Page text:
Erdan seeking to appoint heads of police, prison despite interim government

Minister notes to attorney general that while it’s unusual for transitional government to make permanent appointments, ongoing cycle of elections is exceptional circumstance

Public Security Minister Gilad Erdan speaks at the Israel Police Independence Day ceremony at police headquarters in Jerusalem on May 5, 2019. (Flash90)
Public Security Minister Gilad Erdan speaks at the Israel Police Independence Day ceremony at police headquarters in Jerusalem on May 5, 2019. (Flash90)

Public Security Minister Gilad Erdan has asked Attorney General Avichai Mandelblit to examine whether appointments can be made for the positions of police chief and prisons chief despite the fact there is a transitional government, given the exceptional circumstances of a third election being held within a year.

As a general rule, an interim government, such as the one in office since January, is not permitted to make permanent appointments to senior positions such as police chief.

“In the past, I decided not to nominate candidates to these positions in light of the dissolution of the Knesset and the expectation that a new government would be formed following the elections,” Erdan wrote to Mandelblit.

“However, in light of the significant and changing circumstances of the election period and the start of another election campaign, from which there is still no certainty a government will emerge, I would like to bring before the government the question of approval of candidates for permanent office,” Erdan wrote.

Attorney General Avichai Mandelblit holds a press conference at the Justice Ministry in Jerusalem, November 21, 2019. (Hadas Parush/FLASH90)

The police department has been led by interim chief Motti Cohen since last December after Erdan’s candidate for the post, Moshe Edri, withdrew his candidacy amid a public scandal over his conduct.

Commissioner Asher Vaknin was appointed acting chief of the Israel Prisons Service last December as well, following the conclusion of chief commissioner Ofrah Klinger’s three-year term.

Since then, the dissolution of the Knesset on two occasions and the calling of three elections have delayed the naming of permanent appointments to the two roles.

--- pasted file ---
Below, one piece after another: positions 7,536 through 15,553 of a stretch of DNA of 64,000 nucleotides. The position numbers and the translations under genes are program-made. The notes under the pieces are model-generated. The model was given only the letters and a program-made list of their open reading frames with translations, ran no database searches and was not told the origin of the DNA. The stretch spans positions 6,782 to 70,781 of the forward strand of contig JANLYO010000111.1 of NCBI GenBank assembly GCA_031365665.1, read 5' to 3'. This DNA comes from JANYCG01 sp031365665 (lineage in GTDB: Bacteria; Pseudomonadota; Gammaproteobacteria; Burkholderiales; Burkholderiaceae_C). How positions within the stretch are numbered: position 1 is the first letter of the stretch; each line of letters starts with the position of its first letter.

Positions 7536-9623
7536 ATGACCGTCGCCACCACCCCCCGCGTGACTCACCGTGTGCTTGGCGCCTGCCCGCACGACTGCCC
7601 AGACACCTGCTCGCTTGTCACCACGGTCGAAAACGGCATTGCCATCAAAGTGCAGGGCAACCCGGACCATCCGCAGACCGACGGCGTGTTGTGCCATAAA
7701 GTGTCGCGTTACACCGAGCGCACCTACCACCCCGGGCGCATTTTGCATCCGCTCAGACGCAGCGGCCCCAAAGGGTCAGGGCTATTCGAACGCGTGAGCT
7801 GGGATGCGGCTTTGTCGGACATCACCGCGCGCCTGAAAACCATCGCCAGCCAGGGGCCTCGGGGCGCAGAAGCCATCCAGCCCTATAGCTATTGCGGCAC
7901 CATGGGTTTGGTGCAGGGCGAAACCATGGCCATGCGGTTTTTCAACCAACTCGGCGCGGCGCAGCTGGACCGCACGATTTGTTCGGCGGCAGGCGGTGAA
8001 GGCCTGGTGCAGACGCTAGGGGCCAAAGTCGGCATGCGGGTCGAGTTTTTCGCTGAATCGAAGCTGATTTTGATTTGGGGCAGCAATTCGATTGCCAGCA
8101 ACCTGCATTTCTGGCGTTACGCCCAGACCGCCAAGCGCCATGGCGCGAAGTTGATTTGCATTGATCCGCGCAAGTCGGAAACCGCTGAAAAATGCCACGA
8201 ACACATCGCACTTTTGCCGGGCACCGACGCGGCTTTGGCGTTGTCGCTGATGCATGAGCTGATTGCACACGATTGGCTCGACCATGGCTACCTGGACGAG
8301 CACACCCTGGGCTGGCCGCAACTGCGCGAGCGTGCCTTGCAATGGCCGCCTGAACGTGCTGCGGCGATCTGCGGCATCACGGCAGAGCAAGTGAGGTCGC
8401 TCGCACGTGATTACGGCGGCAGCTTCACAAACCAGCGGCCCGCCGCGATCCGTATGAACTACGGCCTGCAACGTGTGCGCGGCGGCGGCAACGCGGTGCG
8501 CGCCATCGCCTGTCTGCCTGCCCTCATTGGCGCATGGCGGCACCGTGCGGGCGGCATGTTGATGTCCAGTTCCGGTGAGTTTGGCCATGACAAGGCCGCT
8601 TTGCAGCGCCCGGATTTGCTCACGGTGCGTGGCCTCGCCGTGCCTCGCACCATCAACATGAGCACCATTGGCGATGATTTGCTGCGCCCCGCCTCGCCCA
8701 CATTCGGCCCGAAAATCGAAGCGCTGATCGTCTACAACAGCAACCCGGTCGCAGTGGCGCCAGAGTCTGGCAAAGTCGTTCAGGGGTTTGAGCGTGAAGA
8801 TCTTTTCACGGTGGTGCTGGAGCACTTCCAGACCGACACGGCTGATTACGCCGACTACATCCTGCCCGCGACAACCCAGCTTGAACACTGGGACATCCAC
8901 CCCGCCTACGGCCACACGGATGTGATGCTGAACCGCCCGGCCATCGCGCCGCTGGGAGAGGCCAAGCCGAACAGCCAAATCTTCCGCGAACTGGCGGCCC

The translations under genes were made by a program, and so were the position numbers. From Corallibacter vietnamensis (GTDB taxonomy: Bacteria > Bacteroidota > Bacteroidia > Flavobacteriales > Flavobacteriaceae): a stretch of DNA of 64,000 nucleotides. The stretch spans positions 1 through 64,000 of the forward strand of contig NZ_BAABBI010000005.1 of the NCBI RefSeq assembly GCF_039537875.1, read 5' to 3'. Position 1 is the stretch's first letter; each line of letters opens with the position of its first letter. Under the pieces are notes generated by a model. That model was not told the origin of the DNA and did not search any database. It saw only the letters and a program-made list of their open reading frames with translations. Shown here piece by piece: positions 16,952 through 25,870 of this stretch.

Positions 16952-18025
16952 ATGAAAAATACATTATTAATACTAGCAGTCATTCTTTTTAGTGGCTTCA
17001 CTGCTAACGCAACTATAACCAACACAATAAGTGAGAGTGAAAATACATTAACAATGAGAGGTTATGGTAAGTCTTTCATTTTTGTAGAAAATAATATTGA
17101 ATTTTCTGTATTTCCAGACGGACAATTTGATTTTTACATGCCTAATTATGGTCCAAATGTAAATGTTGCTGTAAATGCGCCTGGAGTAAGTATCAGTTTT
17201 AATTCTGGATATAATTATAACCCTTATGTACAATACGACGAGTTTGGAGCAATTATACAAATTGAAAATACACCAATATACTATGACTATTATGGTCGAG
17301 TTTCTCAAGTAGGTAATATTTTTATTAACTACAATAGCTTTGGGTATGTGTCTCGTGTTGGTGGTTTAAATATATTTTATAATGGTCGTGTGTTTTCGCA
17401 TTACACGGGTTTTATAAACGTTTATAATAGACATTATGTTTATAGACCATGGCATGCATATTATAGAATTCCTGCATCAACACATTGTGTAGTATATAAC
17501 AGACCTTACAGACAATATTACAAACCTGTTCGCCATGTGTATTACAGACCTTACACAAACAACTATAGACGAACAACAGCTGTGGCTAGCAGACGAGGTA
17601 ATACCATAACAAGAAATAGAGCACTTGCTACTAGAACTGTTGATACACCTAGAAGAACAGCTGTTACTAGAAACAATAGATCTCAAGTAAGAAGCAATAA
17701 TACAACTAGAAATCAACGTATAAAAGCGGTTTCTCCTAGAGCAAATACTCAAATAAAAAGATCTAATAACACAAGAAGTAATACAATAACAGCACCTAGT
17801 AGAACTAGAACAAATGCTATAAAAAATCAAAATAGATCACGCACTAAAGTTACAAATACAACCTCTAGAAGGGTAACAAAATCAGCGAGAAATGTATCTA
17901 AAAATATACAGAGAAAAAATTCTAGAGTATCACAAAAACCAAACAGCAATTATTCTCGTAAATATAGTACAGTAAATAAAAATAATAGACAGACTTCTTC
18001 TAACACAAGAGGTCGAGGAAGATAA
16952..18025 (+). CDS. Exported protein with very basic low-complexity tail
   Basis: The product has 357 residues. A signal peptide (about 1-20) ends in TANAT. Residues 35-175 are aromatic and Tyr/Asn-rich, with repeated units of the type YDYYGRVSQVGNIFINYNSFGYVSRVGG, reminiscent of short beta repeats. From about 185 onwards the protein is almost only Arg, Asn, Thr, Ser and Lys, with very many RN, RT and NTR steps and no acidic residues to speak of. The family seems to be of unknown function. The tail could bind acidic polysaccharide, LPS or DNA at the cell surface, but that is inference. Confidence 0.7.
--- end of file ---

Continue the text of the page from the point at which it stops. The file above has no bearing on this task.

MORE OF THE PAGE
Former Israel Police chief Roni Alsheich left the police force last year after a term marked by public feuds with Prime Minister Benjamin Netanyahu and other senior politicians, but the transition government has so far balked at attempting to appoint a new permanent police commissioner, leaving the acting chief instead with a limited mandate.

Alsheich in September said the government’s failure to appoint a permanent replacement for him over the previous nine months had “seriously damaged the vital independence of the force.”

“There are many candidates from within the police who could fulfill the role. The elections should not delay the appointment of the police commissioner,” he said at Channel 12’s Influencers Conference in Tel Aviv.

Former Israel Police commissioner Roni Alsheich speaks during a Channel 12 TV conference in Tel Aviv on September 5, 2019. (Flash90)

Alsheich’s four-year term ended after Erdan, who often clashed with the commissioner, declined to extend his tenure by the customary additional year.

Alsheich, who ended his term as Israel’s top cop last year, oversaw the police investigations into Netanyahu. The prime minister, who orchestrated Alsheich’s appointment to the post, had made little secret of his dislike for the police chief over recent years, accusing him of leaking information from the investigations to the press and of conducting a “witch hunt.”

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